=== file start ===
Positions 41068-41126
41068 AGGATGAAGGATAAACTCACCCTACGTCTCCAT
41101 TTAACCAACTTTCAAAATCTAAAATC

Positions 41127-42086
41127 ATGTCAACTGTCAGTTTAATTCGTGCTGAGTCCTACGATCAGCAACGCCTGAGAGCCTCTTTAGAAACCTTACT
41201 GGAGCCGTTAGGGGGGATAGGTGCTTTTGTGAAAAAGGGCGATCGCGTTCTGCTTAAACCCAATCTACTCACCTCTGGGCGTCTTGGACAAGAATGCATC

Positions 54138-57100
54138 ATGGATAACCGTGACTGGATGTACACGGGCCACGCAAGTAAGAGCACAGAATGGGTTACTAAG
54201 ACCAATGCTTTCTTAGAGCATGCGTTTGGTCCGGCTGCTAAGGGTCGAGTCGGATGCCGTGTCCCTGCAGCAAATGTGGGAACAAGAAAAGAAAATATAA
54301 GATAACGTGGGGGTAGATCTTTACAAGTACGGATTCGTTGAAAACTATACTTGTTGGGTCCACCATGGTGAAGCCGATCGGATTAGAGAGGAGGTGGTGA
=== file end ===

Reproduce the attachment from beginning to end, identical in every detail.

Positions 41068-41126
41068 AGGATGAAGGATAAACTCACCCTACGTCTCCAT
41101 TTAACCAACTTTCAAAATCTAAAATC

Positions 41127-42086
41127 ATGTCAACTGTCAGTTTAATTCGTGCTGAGTCCTACGATCAGCAACGCCTGAGAGCCTCTTTAGAAACCTTACT
41201 GGAGCCGTTAGGGGGGATAGGTGCTTTTGTGAAAAAGGGCGATCGCGTTCTGCTTAAACCCAATCTACTCACCTCTGGGCGTCTTGGACAAGAATGCATC

Positions 54138-57100
54138 ATGGATAACCGTGACTGGATGTACACGGGCCACGCAAGTAAGAGCACAGAATGGGTTACTAAG
54201 ACCAATGCTTTCTTAGAGCATGCGTTTGGTCCGGCTGCTAAGGGTCGAGTCGGATGCCGTGTCCCTGCAGCAAATGTGGGAACAAGAAAAGAAAATATAA
54301 GATAACGTGGGGGTAGATCTTTACAAGTACGGATTCGTTGAAAACTATACTTGTTGGGTCCACCATGGTGAAGCCGATCGGATTAGAGAGGAGGTGGTGA